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Love of the game: Danville seniors help lead the way as former star returns

It was 2012, and Alen Karapandzic had enough.

The Danville graduate had just finished up a strong career at Campbellsville University, where he was named All-Mid-South Conference honorable mention as a senior. From there, he went to a combine in but “was just done with it.”

“I just lost love of the game,” Karapandzic said.

But a conversation with his former high school coach and an invitation roped him back into the sport.

“Then I came back, (Ads coach Brent Beauman) asked me to talk to the team about what it takes to be successful,” he said. “Then he asked me if I would come to help out.”

He came to help out and started enjoying himself on the soccer field again. He’s an assistant coach with the Admirals boys soccer team, which went 11-11-1 this season and was a 12th Region tournament semifinalist.

Karapandzic helped lead the 2007 team to a region championship, and he returned this year to patrol the sidelines as an assistant coach. Like the 2007 team, the 2016 team has created a lasting bond on and off the field.

Photo by Matt Overing Alen Karapandzic graduated in 2008 after leading Danville to a region title in 2007. He joined the Ads' coaching staff this year and has been a big boost for the players on the team.

Photo by Matt Overing
Alen Karapandzic graduated in 2008 after leading Danville to a region title in 2007. He joined the Ads’ coaching staff this year and has been a big boost for the players on the team.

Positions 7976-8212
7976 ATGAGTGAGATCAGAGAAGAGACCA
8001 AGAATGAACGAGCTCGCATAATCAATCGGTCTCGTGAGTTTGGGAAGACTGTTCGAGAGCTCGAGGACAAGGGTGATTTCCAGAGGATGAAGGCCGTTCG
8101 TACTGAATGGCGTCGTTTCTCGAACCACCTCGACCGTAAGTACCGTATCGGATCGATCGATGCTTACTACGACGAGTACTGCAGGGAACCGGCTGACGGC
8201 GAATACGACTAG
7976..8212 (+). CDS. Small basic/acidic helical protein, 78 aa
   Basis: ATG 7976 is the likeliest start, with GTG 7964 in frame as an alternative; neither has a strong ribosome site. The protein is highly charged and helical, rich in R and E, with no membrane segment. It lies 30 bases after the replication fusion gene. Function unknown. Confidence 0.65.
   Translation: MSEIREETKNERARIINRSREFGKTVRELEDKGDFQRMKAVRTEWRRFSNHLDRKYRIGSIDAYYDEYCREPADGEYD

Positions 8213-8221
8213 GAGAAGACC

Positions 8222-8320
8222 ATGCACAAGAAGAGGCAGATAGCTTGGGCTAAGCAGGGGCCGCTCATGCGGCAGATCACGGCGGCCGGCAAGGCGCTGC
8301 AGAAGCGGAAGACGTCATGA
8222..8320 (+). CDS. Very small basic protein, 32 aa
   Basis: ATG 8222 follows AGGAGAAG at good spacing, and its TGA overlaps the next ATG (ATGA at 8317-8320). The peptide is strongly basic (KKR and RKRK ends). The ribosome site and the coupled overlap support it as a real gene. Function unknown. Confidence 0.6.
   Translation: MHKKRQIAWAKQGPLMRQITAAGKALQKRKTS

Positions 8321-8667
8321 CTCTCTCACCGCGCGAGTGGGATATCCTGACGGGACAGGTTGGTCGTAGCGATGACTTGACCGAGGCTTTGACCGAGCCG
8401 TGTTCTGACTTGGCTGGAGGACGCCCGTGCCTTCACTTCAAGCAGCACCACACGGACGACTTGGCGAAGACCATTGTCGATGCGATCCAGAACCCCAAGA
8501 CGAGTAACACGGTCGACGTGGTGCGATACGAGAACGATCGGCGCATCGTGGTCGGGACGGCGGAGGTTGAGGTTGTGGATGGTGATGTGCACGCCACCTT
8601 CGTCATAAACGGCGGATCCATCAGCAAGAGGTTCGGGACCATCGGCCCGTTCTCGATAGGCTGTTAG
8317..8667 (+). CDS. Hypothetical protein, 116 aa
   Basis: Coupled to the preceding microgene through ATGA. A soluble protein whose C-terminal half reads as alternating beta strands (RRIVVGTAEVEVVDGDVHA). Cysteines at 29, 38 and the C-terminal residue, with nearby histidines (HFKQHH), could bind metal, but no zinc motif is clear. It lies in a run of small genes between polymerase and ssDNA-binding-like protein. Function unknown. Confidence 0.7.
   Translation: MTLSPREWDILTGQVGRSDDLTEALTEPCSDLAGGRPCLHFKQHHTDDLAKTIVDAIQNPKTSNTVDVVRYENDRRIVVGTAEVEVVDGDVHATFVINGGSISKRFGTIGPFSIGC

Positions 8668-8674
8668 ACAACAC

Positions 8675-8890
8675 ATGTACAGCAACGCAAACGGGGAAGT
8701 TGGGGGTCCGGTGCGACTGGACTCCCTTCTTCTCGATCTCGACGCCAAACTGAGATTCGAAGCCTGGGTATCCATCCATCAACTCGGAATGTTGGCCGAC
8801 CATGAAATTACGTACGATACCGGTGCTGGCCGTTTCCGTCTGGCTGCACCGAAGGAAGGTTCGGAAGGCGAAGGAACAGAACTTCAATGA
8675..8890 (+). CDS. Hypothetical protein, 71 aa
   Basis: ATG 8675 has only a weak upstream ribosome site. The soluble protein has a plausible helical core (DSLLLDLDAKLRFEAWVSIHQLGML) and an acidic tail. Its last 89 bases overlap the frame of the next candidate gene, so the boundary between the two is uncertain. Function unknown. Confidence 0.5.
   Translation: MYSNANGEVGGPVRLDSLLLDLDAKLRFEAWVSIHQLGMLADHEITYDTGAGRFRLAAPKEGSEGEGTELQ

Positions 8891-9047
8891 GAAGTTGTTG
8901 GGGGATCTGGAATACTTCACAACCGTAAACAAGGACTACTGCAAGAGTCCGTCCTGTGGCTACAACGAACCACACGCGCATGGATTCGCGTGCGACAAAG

This senior class is a really, really good class,” Beauman said. “They’re one of the closer ones as a group, they do a lot of stuff together. They’ve been playing together forever. They were all on the middle school team, then they started playing for the JV team. They’ve been playing for the high school for six years and they’ve just really ate up the team concept and what it means to play for Danville, play for your school.”

The current seniors might not have had the success they wanted to on the field, but Beauman said they’ve helped lay a foundation for a talented group of underclassmen.

They came in during a different time, we didn’t have huge classes before them that came up through middle school together,” Beauman said. “That’s kind of what we’ve been missing, people with a lot of experience.”

Karapandzic returning to the team helped the senior class grow on and off the field, Beauman said. And the players agreed.

“He worked to get to where he is,” Charlie Lynch said.  “He is kind of like an idol figure, like we can be that good, we just have to put the work in to do it. I think it helped out a lot having him around. He was really strategic and tactical, the drills he had us do, all types of things. It was just someone to look up to, him not being terribly older than us.”

Beauman laughed at that remark, but said Karapandzic brought something to the team that he could not.

“The kids have really been drawn to him just from his personality and his knowledge of the game… Now, they get to have him as a coach,” Beauman said. “We talk a lot about the program, the history of it. It’s a way for them to connect.”

The kids aren’t the only ones benefitting from the relationship. Karapandzic has rediscovered his love for the game that has given him so much.